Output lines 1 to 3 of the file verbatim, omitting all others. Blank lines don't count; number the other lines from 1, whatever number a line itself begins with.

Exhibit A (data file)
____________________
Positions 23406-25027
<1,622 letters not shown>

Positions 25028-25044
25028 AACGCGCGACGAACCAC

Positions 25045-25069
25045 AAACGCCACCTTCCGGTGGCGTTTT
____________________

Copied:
Positions 23406-25027
<1,622 letters not shown>

Positions 25028-25044